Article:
The Last of Us Review (Part 1)From a writing standpoint, the story in episode one is about as tight and well-written as one can expect, but will they maintain that standard going forward?
HBO Max has begun airing the series The Last of Us, which is based on one of the most popular video games to come out in recent years. However, if you’ve followed the video game series, then you know there’s a part two, and The Last of Us Part 2 has become known as one of the most infamous bait and switches in video game history. So, needless to say, there was a great amount of suspicion directed at this series before it ever aired.
That makes reviewing this first episode rather difficult because the truth of the matter is that the episode is good. From a writing standpoint, it is solid. There are no plot holes or contrivances of any consequence, and the whole creation forms a very tight story. But again, the first episode, like the first game, is meant to be good, the propaganda doesn’t start until well after you’re invested, which to be fair, is, at least, cleverer than anything the Orville Season Three tried to do. So with that said, let’s begin.
Setting the Scene
The story opens with Sarah, a regular kid going to high school who has a dad working in construction named Joel. We go through her day, hearing a couple of seemingly irrelevant details that are surprisingly pertinent if you watch the show a second time. And for the record, one of the hallmarks of a well-written show is the rewatch value. If you’re catching new details each time you watch the episode, then you know the writers have put some thought into it. As the day goes on, Sarah sees jets flying overhead, hears more police sirens than usual, and gradually, grows more uneasy with time. Then, in the early morning hours, Sarah wakes up to a helicopter flying over her house. She goes down to the kitchen and sees the neighbor’s dog trying to enter the home. She tries to take the dog back to her neighbor’s place, but one of them has turned into a zombie and has killed her husband and relative. Sarah flees and reaches the road just as Joel arrives and kills the infected neighbor. They attempt to flee, but their truck crashes, and Sarah’s dad and uncle are separated. Finally, Sarah and Joel to escape the chaos and reach the military. However, a soldier tries to shoot them. Joel is unharmed, but Sarah is killed.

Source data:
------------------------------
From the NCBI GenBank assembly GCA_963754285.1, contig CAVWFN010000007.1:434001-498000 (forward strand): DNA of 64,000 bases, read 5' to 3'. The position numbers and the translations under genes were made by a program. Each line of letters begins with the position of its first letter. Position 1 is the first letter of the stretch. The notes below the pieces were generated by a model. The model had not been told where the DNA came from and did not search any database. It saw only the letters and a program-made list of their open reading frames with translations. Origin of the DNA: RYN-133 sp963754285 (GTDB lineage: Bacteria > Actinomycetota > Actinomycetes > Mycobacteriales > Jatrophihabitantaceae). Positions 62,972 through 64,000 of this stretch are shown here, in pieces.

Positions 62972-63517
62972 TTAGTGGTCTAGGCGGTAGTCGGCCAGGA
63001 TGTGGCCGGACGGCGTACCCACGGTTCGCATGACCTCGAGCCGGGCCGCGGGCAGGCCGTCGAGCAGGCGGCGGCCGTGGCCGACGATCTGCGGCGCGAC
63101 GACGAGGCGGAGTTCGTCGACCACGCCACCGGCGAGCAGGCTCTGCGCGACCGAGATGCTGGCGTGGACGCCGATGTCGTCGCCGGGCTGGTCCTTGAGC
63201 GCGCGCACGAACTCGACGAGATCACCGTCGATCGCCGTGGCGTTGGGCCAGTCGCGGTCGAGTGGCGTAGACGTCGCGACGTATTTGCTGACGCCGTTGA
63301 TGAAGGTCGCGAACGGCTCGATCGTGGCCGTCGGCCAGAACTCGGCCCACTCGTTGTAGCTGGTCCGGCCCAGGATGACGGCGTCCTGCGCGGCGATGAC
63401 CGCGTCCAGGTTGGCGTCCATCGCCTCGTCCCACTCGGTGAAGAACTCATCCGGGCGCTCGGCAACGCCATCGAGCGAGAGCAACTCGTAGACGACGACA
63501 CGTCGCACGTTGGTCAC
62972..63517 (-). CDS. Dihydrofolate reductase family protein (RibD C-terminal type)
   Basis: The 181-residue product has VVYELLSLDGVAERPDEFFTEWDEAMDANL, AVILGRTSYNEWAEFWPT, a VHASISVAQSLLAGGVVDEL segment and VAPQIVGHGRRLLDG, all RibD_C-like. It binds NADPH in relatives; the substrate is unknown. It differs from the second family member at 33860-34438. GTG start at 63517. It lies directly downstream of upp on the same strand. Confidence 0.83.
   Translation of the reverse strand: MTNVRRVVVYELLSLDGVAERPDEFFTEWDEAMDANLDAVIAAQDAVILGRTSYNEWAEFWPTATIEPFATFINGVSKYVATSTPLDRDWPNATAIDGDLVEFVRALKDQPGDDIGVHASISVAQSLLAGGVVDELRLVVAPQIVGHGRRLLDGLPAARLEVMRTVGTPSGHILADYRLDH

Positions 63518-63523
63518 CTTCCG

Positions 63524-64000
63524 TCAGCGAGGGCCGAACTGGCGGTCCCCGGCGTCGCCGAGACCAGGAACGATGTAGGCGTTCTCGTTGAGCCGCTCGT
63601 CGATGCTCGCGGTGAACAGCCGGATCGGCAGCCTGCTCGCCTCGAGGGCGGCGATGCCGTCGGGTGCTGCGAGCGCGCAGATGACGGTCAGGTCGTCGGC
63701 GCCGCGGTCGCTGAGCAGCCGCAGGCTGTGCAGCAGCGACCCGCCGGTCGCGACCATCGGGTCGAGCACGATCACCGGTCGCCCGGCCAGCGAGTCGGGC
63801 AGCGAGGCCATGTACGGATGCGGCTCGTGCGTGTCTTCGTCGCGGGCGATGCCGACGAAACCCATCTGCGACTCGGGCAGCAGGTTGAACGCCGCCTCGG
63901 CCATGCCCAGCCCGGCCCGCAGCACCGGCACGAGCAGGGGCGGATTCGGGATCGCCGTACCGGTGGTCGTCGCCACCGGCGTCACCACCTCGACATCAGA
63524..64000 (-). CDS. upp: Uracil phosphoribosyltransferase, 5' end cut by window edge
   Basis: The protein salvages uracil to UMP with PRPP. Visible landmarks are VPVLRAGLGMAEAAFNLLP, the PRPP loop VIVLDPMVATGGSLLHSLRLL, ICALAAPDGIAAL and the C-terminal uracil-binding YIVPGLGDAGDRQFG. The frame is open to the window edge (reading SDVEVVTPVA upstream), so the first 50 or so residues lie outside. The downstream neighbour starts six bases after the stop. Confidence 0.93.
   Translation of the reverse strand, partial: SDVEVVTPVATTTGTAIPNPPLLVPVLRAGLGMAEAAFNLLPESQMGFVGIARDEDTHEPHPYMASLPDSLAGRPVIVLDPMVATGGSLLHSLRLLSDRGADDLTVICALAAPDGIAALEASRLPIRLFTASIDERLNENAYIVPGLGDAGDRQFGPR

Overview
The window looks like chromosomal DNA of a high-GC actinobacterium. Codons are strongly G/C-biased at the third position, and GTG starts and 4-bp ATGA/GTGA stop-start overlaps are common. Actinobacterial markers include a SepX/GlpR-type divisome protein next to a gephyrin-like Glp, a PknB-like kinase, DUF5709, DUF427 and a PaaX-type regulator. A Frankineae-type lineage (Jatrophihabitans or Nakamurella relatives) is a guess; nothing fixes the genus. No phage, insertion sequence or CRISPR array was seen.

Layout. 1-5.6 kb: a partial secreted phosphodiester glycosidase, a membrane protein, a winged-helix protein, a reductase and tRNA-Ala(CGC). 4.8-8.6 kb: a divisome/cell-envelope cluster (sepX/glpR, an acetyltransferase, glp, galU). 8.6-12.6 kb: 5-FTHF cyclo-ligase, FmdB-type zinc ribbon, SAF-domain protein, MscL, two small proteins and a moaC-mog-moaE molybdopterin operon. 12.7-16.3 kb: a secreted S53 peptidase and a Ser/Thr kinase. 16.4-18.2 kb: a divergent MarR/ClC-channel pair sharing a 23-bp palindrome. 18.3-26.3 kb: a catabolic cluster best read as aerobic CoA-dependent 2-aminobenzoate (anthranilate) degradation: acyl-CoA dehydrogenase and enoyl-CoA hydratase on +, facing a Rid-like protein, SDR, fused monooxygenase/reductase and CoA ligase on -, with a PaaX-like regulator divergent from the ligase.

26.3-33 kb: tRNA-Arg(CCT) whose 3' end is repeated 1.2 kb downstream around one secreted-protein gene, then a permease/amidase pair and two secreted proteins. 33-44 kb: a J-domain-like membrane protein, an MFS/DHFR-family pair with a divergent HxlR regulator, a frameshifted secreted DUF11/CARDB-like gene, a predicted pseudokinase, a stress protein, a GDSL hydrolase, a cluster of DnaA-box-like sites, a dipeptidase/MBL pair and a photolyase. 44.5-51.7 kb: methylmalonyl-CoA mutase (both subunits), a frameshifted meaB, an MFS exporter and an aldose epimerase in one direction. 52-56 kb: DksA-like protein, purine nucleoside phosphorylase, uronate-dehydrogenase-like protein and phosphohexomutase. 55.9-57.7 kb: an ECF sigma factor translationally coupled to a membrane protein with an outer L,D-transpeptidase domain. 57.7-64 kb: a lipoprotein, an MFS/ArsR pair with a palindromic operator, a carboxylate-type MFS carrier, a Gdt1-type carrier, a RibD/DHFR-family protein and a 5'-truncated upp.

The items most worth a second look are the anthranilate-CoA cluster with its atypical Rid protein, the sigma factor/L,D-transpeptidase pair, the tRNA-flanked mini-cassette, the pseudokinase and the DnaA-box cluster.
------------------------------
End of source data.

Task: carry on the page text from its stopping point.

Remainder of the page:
I can’t really say this is a problem from a narrative standpoint because the video game also begins by having the player see the crisis through Sarah’s eyes. So, to follow Sarah’s point of view in the series is to remain consistent with the source material. However, personally, I don’t really like it, particularly when it comes to television adaptations because the viewer has a limited amount of time to become attached to the main characters. A choice like this might be fine for a video game because the player still has multiple hours to play with the real main character; and therefore, can still become invested in the core plot. But I’m not so sure it works in a television series, and in my humble opinion, this plot device is infuriating in books. Looking at you, Stephen King. To be fair; however, it’s not a new tactic. Game of Thrones did this by killing off the main character, Ned Stark, after the first season, and pretty much every slasher movie in the history of cinema has done something similar by having the viewer follow a bunch of unlikable main characters until those characters are unceremoniously killed off, so the real movie can begin. And for better or worse, The Last of Us is a horror story. So, for them to make this choice is consistent with both the source material and the genre. I just, personally, don’t care for it. But note, I am not faulting the show for doing this mostly because I believe following the source material as closely as possible is a prerequisite for a good adaptation. That criterion will become very important in later episodes.